The title of this post is the name of a recently uploaded arxiv preprint by Lee et al. This work is by the same researchers who wrote Gradient Descent Converges to Minimizers (in COLT 2016), as well as some folks who followed up on that work by answering some open questions about step size upper-bounds and non-isolated critical points. The original paper focused on the convergence of vanilla gradient descent, while this new submission significantly expands that work to prove convergence properties of the proximal point algorithm, (block) coordinate descent, manifold gradient descent, and mirror descent.

There’s been a lot of recent work on understanding why first-order descent methods work so well in so many non-convex settings. A lot of this has been inspired by stochastic gradient descent’s huge success in deep learning, where the loss surfaces are highly non-convex. Some big-shot questions include:

- How good are local minima on these loss surfaces?
- How prevalent are saddle points on these loss surfaces?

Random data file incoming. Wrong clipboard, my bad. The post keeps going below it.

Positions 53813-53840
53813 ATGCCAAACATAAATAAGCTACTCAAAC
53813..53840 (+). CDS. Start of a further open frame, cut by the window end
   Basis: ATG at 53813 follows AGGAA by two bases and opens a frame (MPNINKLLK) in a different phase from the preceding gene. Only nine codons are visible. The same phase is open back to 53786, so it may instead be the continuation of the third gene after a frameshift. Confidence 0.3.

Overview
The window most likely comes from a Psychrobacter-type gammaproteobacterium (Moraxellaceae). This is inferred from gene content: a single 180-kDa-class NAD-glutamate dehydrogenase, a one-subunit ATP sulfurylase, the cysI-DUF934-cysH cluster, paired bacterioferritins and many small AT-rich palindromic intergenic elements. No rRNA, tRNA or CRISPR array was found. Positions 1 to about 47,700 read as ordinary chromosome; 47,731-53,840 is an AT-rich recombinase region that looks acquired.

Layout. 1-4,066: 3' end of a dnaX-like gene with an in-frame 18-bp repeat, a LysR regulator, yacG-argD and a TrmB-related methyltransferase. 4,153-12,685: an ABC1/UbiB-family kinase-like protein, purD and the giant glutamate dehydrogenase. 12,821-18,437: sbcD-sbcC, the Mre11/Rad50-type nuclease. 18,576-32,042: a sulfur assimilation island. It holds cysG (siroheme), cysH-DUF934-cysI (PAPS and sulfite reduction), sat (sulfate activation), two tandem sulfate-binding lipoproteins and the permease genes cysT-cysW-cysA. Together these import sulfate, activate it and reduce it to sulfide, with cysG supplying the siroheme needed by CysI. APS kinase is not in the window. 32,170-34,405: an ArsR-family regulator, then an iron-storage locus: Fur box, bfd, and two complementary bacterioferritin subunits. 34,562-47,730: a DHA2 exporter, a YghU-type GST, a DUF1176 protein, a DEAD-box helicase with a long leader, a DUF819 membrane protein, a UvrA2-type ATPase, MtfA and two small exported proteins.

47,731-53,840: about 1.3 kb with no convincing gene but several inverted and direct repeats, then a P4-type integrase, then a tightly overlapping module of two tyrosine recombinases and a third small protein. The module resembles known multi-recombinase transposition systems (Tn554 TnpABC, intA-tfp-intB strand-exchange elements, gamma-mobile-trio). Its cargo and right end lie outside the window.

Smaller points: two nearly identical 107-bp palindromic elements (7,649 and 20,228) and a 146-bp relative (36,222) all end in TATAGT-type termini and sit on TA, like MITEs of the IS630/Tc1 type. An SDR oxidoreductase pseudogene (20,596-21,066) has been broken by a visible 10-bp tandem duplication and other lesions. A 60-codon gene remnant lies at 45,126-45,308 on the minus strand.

- Are second-order methods very useful in this setting? Are first-order methods good enough?
- What kind of critical points does gradient descent (or some other first-order method) find?

This paper is mainly looking at the last point. In particular, it’s asking about the likelihood that first-order methods converge to saddle points. As my first blog post, I chose this paper because I found its proof techniques elegant and intuitive. The main contribution is clearly marked out in the very first line of the abstract:

We establish that first-order methods avoid saddle points for almost all initializations.

Very cool! Let’s dive into what this means. For simplicity’s sake, I’m going to outline their work on gradient descent, and then towards the end, I’ll talk about what conditions they prove for the other first-order methods.